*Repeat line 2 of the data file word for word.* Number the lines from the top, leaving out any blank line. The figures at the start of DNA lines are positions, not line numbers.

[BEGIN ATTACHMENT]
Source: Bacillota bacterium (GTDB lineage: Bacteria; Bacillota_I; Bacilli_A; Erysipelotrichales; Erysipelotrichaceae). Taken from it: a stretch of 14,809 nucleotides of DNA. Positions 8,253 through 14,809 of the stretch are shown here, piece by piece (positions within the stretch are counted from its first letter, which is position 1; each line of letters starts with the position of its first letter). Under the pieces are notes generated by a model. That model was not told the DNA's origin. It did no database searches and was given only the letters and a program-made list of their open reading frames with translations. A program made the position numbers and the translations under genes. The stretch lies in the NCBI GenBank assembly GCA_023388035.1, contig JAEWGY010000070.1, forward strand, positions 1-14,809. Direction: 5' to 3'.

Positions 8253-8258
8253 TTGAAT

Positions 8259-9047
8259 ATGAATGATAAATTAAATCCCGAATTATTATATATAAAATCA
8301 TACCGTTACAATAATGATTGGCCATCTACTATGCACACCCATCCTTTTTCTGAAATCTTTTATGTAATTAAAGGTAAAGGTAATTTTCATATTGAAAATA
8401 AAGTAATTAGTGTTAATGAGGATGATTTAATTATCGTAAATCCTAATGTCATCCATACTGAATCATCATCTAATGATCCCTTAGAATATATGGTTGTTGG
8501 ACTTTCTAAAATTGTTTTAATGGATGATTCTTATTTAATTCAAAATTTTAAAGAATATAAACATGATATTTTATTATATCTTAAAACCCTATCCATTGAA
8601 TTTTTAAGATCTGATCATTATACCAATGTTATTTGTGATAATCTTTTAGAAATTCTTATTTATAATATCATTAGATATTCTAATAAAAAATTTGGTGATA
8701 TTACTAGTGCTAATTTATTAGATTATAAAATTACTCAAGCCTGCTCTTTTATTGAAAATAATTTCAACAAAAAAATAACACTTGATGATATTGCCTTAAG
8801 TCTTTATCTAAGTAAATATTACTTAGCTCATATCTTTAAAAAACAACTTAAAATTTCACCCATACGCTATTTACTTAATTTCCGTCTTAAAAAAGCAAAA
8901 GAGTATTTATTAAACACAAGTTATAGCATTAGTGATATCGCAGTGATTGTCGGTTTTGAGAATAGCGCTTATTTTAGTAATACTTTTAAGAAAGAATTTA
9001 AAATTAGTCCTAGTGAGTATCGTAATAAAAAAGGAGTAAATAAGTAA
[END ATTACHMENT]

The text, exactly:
Positions 8253-8258